A Christmas Tree for Pyn

Book review by
Regan McMahon, Common Sense Media
A Christmas Tree for Pyn Book Poster Image
Heartwarming story of getting Papa in the Christmas spirit.

Parents say

age 4+
Based on 1 review

Kids say

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A lot or a little?

The parents' guide to what's in this book.

Educational Value

Gives kids a glimpse of a simpler life, where a mountain man chops down his own Christmas tree and his little girl strings berries to make a decorative chain and hangs acorns, feathers, bird's nests, and cocoons on the tree as ornaments.

Positive Messages

Little Pyn never loses hope of getting a tree and decorating it "like the people in the village do," and she remains cheery, even when her gruff papa seems as if he won't budge. Her persistence and love are rewarded when he softens and decides to embrace Christmas traditions, have fun, and open his heart to her.

Positive Role Models & Representations

Pyn is a model of optimism and persistence. She doesn't take no for an answer, gently persuading her papa to let them have a Christmas tree and promising to make all the decorations herself. Papa shows that a grownup can have his heart melted and change for the better.

Violence & Scariness

What parents need to know

Parents need to know that this gentle story of a little girl and her father shows that even the hardest heart can be melted by love and good cheer. In a subtle way, Papa's gruffness is shown to stem from his pain over the loss of Pyn's mother -- a revelation that may go over the heads of young kids, or may provoke some discussion.

User Reviews

  • Parents say
  • Kids say
Parent of a 4, 5, and 8-year-old Written byLaura Dierks December 25, 2012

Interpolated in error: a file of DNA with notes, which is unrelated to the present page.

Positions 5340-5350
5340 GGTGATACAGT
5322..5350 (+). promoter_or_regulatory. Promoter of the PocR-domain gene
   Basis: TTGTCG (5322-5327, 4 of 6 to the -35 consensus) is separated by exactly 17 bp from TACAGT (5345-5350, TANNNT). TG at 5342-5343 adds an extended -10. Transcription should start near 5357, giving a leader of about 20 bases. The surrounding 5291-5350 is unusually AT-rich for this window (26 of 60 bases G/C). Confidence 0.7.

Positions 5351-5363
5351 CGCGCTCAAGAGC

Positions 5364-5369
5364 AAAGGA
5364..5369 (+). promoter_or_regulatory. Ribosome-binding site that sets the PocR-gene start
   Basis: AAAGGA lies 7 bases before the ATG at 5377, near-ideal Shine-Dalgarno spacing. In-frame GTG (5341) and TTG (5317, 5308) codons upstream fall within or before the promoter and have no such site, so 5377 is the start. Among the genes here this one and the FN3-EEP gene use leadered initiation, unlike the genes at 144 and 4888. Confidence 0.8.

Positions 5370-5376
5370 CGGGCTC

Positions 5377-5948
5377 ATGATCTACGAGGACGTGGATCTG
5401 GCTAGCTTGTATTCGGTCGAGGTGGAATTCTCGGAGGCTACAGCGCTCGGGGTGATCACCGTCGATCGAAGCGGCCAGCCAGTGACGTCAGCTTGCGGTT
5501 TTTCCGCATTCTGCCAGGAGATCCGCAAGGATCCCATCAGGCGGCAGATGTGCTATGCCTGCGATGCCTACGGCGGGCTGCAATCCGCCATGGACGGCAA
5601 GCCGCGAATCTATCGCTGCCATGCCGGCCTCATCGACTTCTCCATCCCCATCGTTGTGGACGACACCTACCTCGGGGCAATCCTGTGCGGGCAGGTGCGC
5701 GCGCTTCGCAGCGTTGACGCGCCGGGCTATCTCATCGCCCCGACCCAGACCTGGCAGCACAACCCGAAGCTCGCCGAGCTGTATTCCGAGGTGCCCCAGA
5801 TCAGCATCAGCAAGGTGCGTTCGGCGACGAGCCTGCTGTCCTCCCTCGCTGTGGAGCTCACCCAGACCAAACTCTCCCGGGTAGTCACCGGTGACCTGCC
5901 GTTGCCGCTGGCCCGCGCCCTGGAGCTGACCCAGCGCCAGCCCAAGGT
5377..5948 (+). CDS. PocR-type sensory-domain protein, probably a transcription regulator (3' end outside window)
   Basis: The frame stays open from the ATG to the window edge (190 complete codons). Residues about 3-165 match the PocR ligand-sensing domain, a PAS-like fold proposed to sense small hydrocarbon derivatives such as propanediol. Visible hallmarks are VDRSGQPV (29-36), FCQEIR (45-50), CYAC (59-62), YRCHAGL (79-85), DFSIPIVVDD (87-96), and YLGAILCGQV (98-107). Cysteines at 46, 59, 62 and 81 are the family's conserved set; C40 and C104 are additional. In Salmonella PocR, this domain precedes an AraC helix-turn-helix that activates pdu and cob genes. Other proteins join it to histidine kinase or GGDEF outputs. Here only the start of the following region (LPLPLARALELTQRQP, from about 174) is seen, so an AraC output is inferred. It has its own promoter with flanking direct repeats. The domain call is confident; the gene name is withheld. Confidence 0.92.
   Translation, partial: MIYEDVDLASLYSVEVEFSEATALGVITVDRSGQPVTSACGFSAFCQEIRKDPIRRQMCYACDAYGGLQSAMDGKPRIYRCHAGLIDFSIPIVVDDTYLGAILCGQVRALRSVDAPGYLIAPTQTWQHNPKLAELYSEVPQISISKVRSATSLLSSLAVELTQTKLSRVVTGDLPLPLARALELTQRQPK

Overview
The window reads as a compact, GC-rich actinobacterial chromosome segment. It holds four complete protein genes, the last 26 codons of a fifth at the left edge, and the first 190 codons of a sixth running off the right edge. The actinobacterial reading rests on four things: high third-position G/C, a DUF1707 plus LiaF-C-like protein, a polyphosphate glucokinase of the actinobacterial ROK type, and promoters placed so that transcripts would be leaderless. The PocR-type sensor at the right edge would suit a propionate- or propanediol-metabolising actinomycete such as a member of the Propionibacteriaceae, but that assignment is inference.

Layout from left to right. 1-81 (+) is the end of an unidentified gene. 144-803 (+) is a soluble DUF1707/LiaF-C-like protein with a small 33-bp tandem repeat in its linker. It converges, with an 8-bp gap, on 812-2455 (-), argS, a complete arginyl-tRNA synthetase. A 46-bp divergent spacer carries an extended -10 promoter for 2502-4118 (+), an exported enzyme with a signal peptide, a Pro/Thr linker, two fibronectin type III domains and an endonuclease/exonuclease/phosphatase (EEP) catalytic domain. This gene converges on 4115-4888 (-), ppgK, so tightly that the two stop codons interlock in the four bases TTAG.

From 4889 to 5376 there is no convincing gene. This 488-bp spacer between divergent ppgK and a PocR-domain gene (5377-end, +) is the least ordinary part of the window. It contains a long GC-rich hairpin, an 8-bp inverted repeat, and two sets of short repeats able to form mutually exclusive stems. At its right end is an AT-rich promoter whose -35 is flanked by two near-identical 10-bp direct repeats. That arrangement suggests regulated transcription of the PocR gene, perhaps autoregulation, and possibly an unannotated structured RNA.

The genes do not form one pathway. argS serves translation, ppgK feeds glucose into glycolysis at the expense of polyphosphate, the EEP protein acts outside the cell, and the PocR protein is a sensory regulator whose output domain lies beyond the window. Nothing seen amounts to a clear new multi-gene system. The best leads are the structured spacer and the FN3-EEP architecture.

A truly beautiful story

This book is at first sad and then inspiring. The little girl, Pyn, is persistent and strong, which is nice.

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What's the story?

Little Pyn lives on a snowy mountain with her big, gruff father who makes her call him by his name, Oother, rather than Papa. She hopes to get a Christmas tree this year, like the families in the village do, and promises to make all the decorations herself. Her father finally gives in and they go together to chop one down and come home and decorate it with treasures Pyn has gathered from nature: berries, acorns, feathers, bird's nests, cocoons. Pyn's persistence and love help her father open up, and he gives her a red bird that was her mother's to top the tree -- and tells her to call him Papa from now on.

Is it any good?

This gentle story by the author of Old Bear and His Cub (2010) shows the power of love and a child's optimistic spirit to heal the pain of loss and soften the hardest heart. The detailed text lets readers understand Pyn's private world, her hopes and dreams, and subtly reveals that the loss of her mother is what has made Papa so shut down. The spare pencil-and-gouache artwork effectively contrasts the snowy landscape with the stylized, disproportionate figures of giant Papa and tiny Pyn.

Talk to your kids about ...

  • Families can talk about what it would be like to celebrate the holiday in such a simple way. Many families go all out at holiday time, with lots of decorations and presents. What are the most basic things you'd need to feel like it was Christmas?

  • Pyn helps her father open up and enjoy the holiday. Do you think a kid's positive energy can change the heart of a grumpy parent? Have you ever done that?

  • Pyn and Papa live on a snowy mountain, far away from the village and other kids. Would you like to live in such an isolated place?

Book details

Our editors recommend

For kids who love holiday stories

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